At The Motley Fool, we poke plenty of fun at Wall Street analysts and their endless cycle of upgrades, downgrades, and "initiating coverage at neutral." So you might think we'd be the last people to give virtual ink to such "news." And we would be -- if that were all we were doing.

But in "This Just In," we don't simply tell you what the analysts said. We'll also show you whether they know what they're talking about. To help, we've enlisted Motley Fool CAPS, our tool for rating stocks and analysts alike. With CAPS, we'll be tracking the long-term performance of Wall Street's best and brightest -- and its worst and sorriest, too.

And speaking of the worst ...
Recession hits us all hard, but according to Citigroup, this particular recession seems likely to hit the industrial sector hardest of all. Yesterday, the Wall Street megabanker cut its earnings expectations for a whole series of industrialists -- ITT (NYSE:ITT) and Honeywell (NYSE:HON), Danaher and Emerson (NYSE:EMR), and SPX. Only one stock found itself receiving a downgrade to a "sell" rating, though. That honor Citi reserved for Motley Fool Inside Value recommendation 3M (NYSE:MMM).

According to Citi, "Dramatic strengthening of the US dollar since July ... in conjunction with evidence that business conditions have become progressively more difficult in recent weeks spurs us to cut 2009 EPS estimates across most of our group." Citi seems to think 3M especially vulnerable to these trends inasmuch as "the weaker U.S. dollar had boosted the company's international sales in past quarters."

The weak U.S. dollar, you see, made 3M's products more price competitive, and at the same time boosted profits earned in foreign currency upon their translation into our own. Conversely, as the dollar strengthens, 3M now faces twin headwinds: On the one hand, its goods look more expensive than those of foreign rivals. On the other, sales it makes abroad buy fewer profit-dollars once repatriated to the U.S.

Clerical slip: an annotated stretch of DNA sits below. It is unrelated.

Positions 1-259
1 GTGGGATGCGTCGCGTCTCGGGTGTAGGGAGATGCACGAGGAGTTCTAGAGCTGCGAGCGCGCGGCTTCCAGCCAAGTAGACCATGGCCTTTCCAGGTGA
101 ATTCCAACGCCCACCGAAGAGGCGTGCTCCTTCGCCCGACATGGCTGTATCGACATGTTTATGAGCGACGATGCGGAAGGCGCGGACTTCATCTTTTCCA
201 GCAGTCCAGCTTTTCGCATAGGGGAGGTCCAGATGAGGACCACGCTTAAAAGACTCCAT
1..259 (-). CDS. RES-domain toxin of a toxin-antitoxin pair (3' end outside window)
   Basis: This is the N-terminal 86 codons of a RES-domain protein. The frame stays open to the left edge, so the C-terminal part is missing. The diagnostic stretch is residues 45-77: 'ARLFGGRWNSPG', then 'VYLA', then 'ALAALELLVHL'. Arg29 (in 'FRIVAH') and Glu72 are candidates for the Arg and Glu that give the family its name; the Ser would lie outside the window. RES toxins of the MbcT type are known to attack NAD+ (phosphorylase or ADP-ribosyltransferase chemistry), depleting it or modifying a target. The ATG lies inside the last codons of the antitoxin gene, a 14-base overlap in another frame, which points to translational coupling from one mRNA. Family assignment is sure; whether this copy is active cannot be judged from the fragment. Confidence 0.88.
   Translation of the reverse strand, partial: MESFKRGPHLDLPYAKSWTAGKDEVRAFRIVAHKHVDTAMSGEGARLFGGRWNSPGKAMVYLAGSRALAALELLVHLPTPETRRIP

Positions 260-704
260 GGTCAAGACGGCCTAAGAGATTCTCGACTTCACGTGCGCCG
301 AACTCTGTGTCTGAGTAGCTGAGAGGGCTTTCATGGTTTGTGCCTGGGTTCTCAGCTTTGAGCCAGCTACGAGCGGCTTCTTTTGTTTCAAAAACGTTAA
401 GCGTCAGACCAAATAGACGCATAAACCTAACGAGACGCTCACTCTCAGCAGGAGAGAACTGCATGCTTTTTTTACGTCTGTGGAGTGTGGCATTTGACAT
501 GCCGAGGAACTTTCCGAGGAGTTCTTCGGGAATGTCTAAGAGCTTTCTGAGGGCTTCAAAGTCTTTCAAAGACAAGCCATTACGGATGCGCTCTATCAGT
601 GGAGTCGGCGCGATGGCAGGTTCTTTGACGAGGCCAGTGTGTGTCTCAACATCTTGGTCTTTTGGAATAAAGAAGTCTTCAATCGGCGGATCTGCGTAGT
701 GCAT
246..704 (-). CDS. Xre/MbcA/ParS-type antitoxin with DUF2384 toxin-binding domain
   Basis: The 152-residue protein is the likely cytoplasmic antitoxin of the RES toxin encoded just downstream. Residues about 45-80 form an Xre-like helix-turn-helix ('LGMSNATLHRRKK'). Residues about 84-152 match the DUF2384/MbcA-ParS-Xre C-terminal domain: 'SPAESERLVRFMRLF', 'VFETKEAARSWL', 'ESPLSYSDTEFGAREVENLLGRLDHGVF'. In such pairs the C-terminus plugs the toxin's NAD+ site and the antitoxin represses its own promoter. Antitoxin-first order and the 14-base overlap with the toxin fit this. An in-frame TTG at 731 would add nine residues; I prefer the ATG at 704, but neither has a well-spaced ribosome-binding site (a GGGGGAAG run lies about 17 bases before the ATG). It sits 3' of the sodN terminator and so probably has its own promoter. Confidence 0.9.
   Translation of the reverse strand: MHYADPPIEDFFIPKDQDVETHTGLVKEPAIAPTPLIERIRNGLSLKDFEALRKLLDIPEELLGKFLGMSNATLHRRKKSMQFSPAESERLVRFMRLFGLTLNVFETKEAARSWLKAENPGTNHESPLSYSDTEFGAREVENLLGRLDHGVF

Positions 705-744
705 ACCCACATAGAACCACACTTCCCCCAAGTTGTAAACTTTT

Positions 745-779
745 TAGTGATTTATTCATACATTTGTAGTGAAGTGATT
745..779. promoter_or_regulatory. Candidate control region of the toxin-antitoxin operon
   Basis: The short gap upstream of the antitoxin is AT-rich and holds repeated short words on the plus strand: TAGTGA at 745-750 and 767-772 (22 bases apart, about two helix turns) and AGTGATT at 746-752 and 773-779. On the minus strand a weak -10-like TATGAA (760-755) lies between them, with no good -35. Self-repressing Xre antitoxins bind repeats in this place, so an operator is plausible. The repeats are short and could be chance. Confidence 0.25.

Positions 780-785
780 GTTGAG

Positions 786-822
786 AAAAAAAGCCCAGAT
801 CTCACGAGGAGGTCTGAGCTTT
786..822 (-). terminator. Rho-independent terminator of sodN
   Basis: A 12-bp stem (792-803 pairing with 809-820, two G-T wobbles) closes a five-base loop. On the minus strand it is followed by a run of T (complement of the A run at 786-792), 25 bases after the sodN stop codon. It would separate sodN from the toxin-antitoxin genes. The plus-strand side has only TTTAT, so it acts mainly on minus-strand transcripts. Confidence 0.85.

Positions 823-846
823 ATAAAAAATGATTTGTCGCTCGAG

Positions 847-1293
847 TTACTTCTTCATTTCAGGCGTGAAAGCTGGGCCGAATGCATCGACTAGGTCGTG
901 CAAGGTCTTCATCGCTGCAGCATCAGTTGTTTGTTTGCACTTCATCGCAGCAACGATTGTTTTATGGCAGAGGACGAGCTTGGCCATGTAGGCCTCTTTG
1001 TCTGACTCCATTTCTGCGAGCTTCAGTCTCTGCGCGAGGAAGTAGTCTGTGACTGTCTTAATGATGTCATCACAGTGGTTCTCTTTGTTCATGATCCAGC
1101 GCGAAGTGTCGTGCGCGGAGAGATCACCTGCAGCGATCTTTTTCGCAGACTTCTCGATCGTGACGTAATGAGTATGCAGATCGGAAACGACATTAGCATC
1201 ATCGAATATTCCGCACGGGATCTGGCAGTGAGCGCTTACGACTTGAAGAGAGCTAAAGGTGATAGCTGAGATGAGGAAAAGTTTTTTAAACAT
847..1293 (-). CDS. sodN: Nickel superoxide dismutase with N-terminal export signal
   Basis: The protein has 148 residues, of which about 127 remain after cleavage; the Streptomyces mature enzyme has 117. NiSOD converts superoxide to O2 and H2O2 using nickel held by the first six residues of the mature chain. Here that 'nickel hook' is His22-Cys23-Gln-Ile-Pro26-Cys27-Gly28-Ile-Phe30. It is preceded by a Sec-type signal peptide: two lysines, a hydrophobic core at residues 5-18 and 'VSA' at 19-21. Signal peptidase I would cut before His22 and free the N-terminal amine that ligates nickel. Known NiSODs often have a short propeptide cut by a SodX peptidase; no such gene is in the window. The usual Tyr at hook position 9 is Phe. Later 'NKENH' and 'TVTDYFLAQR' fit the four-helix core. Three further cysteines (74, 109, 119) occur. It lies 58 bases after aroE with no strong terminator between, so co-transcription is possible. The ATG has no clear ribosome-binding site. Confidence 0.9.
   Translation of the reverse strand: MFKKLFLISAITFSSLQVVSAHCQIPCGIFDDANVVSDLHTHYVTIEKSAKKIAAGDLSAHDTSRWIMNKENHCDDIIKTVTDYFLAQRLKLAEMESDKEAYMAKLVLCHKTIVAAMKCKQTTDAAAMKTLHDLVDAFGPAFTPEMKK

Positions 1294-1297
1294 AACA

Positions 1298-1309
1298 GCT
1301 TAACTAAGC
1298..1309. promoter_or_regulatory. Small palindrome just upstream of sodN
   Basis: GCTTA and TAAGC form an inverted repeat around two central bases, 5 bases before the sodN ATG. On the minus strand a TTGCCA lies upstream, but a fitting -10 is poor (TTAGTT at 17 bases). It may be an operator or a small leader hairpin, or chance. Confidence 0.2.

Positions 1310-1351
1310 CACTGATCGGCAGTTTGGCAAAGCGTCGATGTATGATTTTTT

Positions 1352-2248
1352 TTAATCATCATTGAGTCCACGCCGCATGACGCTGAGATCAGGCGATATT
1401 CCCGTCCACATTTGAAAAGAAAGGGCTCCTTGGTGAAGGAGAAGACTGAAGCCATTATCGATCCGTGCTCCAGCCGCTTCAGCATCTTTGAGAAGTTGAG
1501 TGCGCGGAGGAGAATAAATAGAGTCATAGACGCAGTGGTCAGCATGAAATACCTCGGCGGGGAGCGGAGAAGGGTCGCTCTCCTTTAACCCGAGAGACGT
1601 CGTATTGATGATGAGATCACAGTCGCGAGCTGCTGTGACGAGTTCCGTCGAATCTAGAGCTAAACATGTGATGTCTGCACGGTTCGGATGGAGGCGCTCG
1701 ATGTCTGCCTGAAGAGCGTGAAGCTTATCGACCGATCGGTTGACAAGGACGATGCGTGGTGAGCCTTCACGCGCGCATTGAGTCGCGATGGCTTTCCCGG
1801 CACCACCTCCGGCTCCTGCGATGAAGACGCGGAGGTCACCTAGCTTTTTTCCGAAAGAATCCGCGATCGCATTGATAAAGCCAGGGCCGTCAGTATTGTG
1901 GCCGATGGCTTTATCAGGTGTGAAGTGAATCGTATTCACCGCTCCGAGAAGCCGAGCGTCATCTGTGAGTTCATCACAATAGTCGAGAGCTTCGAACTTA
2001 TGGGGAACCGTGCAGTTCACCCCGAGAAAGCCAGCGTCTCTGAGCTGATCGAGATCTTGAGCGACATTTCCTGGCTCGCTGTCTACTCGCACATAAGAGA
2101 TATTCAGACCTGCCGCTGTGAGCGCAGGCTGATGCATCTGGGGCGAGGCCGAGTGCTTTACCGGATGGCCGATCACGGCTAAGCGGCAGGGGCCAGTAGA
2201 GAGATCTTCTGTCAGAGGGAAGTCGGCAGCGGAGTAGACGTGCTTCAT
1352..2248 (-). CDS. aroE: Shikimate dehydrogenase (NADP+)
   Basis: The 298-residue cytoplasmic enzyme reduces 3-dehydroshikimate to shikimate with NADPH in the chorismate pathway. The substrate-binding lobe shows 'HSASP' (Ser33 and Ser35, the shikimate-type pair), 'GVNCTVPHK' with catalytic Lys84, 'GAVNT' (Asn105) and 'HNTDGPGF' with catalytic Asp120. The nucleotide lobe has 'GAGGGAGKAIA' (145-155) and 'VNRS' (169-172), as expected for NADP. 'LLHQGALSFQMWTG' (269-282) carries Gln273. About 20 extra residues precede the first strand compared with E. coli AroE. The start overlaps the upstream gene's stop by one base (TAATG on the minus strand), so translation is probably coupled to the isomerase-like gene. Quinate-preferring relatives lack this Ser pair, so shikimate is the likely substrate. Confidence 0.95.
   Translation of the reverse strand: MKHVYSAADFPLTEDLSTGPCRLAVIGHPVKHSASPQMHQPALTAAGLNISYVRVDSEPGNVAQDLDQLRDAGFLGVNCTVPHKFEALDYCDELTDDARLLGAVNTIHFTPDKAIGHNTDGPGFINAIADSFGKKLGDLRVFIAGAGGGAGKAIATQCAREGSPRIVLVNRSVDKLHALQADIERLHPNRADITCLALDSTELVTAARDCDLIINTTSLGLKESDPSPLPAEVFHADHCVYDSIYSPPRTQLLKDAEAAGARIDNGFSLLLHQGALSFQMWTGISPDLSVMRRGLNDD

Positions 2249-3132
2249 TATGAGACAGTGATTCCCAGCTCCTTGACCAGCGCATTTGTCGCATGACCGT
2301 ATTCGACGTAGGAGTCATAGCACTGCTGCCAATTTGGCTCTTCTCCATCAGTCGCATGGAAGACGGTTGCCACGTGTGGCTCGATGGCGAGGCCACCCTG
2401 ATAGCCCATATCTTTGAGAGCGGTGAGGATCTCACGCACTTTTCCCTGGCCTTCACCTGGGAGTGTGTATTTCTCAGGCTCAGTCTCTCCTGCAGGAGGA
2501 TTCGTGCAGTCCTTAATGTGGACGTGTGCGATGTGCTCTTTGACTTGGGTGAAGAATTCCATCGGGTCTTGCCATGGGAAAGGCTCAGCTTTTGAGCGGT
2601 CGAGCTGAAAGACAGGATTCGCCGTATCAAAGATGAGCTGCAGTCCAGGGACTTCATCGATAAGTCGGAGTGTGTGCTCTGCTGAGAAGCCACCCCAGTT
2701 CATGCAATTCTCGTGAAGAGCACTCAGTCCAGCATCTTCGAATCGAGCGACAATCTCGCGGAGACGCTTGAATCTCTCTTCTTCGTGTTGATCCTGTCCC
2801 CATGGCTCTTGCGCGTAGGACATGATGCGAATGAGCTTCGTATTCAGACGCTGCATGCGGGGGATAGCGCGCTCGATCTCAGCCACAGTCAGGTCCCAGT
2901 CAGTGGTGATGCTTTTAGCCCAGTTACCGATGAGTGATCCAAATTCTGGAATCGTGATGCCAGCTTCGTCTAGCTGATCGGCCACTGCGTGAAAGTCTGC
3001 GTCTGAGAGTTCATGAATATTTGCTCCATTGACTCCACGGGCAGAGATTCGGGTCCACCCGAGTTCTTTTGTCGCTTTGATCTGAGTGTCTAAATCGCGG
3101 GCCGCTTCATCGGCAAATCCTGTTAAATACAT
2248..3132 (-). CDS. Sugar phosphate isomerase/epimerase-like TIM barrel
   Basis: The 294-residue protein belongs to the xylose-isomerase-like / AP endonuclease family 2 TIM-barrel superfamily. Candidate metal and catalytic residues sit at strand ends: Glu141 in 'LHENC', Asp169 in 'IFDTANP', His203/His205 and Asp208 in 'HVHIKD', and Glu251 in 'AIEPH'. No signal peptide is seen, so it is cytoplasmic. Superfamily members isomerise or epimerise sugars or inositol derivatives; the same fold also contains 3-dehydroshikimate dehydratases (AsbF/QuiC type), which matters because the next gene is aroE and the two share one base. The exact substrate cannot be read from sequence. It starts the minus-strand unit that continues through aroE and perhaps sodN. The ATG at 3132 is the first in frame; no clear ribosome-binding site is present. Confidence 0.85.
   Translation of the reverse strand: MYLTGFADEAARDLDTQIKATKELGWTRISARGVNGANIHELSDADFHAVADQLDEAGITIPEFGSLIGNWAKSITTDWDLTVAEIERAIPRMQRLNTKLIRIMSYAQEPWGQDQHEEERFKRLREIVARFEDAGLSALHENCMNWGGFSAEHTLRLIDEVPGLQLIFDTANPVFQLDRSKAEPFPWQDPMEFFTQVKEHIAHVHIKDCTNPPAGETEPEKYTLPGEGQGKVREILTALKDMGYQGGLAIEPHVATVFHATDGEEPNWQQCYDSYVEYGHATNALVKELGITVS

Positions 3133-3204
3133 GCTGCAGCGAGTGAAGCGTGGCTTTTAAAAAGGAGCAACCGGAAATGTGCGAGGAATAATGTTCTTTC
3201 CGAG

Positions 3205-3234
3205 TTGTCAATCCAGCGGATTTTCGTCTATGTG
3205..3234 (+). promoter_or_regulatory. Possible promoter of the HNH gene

Logical? Sure sounds that way. But it doesn't necessarily mean that the stock should be sold. It could be that 3M's troubles are already priced into the stock. For clues as to whether Citi is correctly gauging the risk here, we turn to CAPS for a glimpse at its record on similar pronouncements.

Let's go to the tape
We don't have a record for what Citi thinks of the above stocks, except SPX (where it's lagging the S&P 500 by 19 points), but we do find that Citi has a decidedly mixed record on other industrial stocks:


Citi Said:

CAPS Says:

Citi's Pick Beating (Lagging) S&P by:

Shaw Group (NYSE:SGR)



35 points

Terex (NYSE:TEX)



(10 points)

Goodyear Tire (NYSE:GT)



(35 points)

It's a record that plays out, by the way, throughout the length and breadth of Citi's scorecard. With 750 picks recorded over the two years we've been tracking the banker's recommendations, we can say that at this time, Citi's record is mediocre at best. Fewer than half of its recommendations are beating the market, and on average, any given Citi pick is underperforming the S&P 500 by nearly two percentage points.

But does this mean that the banker's going to be wrong on 3M as well, ab initio? I don't believe so.

Buy the numbers
While I'd hesitate to call 3M a "sell" myself, I do see reason to be leery of buying the stock. Citi's macroeconomic concerns aside, I just don't see a lot of value in 3M at today's prices.

You see, the stock's trading for about a P/E of 12 right now. Assuming that on average, the scrum of analysts tracking it are right in their expectations of 11% long-term earnings growth, that price looks approximately fair. What tips the balance toward "overpriced," in my view, is the fact that 3M generates slightly less free cash flow than it reports as "profit" under GAAP. Specifically, it generated $3.56 billion in free cash flow over the past 12 months; but it reported $3.78 billion in net earnings.

This wouldn't bother me so much if 2008 was an aberration, but in fact, 3M has generated less free cash flow than accounting profit for three years running now.

Foolish takeaway
So, to sum up, in 3M we've got an iffy quick valuation, somewhat soggy quality of earnings, and an analyst pointing to macroeconomic storm clouds gathering outside. The fact that the analyst in question isn't doing all that well right now doesn't detract from my general impression that ... 3M might not be all that great of an investment either.

This article represents the opinion of the writer, who may disagree with the “official” recommendation position of a Motley Fool premium advisory service. We’re motley! Questioning an investing thesis -- even one of our own -- helps us all think critically about investing and make decisions that help us become smarter, happier, and richer.